A FORMER Pendle councillor must pay back £144,000 by a proceeds of crime hearing in six months or he will be jailed.
Dad-of-seven Mohammed Ansar, 52, served as a Labour councillor in the Whitefield ward in Nelson on Pendle Council for four years.
In 2011, he admitted laundering more than £92,000 in cash and was jailed for 10 months.
Magistrates have now ordered him to repay £144,552 in six months or face two years and six months in prison.
Yesterday a woman at his large detached house in St Paul's Road, Nelson, said he did not want to comment when approached by the Lancashire Telegraph.
The defendant was caught out when police investigated the ill-gotten gains of his drug-dealing sons, Shamraiz and Khobibe, who were also jailed after pleading guilty to conspiracy to supply heroin in 2008.
Police found cash passing through his account that could not be otherwise accounted for.
At the original hearing Ansar told Burnley Crown Court that he knew the cash represented the proceeds of tax evasion, but did not know it was from drug supplying.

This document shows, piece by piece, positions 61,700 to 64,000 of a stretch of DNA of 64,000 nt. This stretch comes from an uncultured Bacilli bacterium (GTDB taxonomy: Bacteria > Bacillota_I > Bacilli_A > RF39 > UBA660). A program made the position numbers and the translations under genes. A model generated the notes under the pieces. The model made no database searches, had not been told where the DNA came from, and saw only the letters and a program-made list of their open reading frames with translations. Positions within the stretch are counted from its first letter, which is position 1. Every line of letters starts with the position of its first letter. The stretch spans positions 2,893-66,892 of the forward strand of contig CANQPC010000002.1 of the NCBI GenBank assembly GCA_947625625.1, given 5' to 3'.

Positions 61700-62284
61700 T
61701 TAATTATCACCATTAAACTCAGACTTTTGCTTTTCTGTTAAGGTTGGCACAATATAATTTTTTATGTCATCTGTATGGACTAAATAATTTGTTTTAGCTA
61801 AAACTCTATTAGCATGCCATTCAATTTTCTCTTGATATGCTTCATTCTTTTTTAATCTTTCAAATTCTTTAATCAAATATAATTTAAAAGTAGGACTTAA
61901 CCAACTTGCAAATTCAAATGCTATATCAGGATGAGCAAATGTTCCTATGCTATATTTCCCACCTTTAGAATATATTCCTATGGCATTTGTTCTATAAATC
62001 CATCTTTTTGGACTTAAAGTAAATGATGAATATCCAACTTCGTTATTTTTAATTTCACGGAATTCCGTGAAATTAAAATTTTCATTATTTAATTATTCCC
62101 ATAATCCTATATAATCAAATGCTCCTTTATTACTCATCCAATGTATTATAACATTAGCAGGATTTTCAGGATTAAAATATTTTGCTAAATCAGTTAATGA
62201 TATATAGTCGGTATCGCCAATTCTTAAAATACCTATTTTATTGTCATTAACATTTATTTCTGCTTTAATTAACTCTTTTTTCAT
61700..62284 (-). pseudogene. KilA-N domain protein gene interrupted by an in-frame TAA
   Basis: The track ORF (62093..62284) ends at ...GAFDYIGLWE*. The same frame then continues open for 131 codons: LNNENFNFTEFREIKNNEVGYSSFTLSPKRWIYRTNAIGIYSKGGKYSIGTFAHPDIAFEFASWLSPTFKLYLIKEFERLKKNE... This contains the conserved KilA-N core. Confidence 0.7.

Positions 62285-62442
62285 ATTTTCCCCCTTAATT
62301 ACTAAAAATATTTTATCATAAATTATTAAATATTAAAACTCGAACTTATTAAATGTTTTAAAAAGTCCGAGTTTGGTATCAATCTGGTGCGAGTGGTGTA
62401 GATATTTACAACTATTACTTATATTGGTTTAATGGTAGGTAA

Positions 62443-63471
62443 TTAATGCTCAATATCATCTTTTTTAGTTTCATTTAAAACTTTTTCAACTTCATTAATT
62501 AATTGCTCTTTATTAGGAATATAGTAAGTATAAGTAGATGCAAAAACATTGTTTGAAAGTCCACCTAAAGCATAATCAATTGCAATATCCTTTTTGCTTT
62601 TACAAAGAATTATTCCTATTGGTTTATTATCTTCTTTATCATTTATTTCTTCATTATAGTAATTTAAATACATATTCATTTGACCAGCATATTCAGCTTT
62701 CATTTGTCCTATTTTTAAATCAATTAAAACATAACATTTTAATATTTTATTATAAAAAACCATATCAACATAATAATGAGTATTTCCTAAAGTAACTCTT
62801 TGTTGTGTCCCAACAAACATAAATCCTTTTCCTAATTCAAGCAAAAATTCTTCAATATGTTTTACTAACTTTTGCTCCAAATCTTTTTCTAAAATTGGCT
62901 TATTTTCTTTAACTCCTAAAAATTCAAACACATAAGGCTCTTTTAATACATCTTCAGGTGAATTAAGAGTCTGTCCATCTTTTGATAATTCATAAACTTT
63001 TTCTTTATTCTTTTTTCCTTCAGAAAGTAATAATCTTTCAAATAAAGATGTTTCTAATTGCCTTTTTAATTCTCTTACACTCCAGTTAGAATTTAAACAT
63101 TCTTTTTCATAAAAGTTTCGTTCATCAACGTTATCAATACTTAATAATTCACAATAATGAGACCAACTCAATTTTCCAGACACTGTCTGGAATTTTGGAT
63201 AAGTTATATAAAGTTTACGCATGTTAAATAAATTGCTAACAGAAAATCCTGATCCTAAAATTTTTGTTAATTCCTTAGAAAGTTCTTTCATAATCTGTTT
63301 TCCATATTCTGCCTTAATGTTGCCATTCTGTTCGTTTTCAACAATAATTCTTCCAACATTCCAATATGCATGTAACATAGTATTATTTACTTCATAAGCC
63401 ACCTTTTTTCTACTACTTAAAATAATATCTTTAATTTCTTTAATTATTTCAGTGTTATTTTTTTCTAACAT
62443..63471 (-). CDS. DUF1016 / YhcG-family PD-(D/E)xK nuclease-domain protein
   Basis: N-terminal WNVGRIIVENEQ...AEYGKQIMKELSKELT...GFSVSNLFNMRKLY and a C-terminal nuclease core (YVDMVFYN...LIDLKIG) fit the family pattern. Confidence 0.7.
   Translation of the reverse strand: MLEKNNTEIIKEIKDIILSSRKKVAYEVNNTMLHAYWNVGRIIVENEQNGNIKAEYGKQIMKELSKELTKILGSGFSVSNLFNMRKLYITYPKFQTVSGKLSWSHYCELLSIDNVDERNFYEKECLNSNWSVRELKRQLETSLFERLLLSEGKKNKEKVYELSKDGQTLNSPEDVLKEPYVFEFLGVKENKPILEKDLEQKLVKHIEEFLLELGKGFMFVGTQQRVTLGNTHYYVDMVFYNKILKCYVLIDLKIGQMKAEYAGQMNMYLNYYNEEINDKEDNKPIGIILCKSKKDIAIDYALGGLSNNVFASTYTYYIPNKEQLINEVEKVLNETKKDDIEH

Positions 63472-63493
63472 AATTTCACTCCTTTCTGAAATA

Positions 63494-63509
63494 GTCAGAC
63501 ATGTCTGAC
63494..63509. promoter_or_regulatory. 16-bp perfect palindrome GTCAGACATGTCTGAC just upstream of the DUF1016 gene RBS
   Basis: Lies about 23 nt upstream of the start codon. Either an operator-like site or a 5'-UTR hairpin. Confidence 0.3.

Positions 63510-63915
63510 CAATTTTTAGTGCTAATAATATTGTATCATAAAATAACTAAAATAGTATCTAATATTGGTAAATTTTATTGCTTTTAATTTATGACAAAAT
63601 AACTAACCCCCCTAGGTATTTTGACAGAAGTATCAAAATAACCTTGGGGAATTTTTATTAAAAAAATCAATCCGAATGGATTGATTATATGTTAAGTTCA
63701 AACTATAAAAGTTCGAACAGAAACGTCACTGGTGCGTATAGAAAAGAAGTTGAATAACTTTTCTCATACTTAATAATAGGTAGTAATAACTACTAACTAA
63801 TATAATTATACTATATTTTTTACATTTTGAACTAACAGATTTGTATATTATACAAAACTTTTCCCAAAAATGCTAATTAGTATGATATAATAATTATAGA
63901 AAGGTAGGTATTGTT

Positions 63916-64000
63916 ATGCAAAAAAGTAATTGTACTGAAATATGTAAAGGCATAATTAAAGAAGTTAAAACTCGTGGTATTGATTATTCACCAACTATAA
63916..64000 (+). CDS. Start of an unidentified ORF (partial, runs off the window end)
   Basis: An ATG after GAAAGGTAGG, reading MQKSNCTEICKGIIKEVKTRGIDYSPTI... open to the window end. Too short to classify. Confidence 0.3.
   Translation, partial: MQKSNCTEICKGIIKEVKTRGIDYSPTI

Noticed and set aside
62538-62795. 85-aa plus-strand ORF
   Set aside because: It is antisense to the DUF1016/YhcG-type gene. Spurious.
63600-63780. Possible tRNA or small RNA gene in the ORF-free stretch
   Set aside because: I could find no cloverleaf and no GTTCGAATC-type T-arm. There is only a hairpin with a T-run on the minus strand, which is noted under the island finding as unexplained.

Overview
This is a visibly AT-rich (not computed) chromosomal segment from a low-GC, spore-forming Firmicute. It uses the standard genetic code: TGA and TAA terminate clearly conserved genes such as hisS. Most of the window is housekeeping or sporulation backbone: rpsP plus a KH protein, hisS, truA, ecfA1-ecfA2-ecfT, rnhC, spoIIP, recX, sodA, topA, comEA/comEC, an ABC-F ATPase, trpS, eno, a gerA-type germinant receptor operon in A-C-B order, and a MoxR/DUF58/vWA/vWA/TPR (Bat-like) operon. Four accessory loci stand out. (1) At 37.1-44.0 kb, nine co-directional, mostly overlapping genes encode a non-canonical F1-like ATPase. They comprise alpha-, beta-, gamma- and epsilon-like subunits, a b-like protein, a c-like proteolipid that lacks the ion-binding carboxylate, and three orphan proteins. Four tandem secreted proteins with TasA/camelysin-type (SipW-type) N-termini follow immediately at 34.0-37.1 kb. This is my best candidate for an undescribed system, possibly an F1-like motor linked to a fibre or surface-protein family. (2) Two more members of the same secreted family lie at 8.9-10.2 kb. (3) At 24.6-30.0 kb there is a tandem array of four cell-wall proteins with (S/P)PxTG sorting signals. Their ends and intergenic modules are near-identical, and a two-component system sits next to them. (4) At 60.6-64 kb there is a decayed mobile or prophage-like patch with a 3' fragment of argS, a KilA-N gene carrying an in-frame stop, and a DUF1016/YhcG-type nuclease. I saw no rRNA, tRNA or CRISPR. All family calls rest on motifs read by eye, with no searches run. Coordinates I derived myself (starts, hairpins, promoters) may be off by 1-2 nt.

The prosecution said that Ansar had built up a property portfolio from the proceeds of his own fraudulent conduct and the criminal conduct of Shamraiz and Khobibe Ansar.
He had put up a £10,000 surety in tainted money to get Khobibe bail.
He had also built up a portfolio of property and started a business, St Paul’s Properties, described by the prosecution as ‘a name with a bank account’.
It had been set up, but not in Ansar’s name, allegedly to evade tax, but was paid about £110,000 from Pendle Borough Council in housing benefits, as well as £39,000 in private rents.
Speaking after the case, Det Insp Andy Ellis, from the Lancashire Constabulary Proceeds of Crime Unit, said: “I am happy with the fact that we have finally been able to get back the money that Mohammed Ansar illegally amassed, after a long investigation that originally started in 2007.
“POCA seizures allow us to take back cash from offenders which they have gained through their criminal behaviour. We can seize cash, cars and even a person’s home if it is thought these items were used to facilitate carrying out crime or were bought with illegal profits.
“I hope this sends out a warning, if we find you with cash that you cannot account for, you will be targeted and we will seize back the money you have made no matter how long it takes.”
Ansar, who came to this country in 1969, had run a clothes shop, a taxi firm, an off-licence, and had worked as an HGV driver. He served on the council between 1999 and 2003.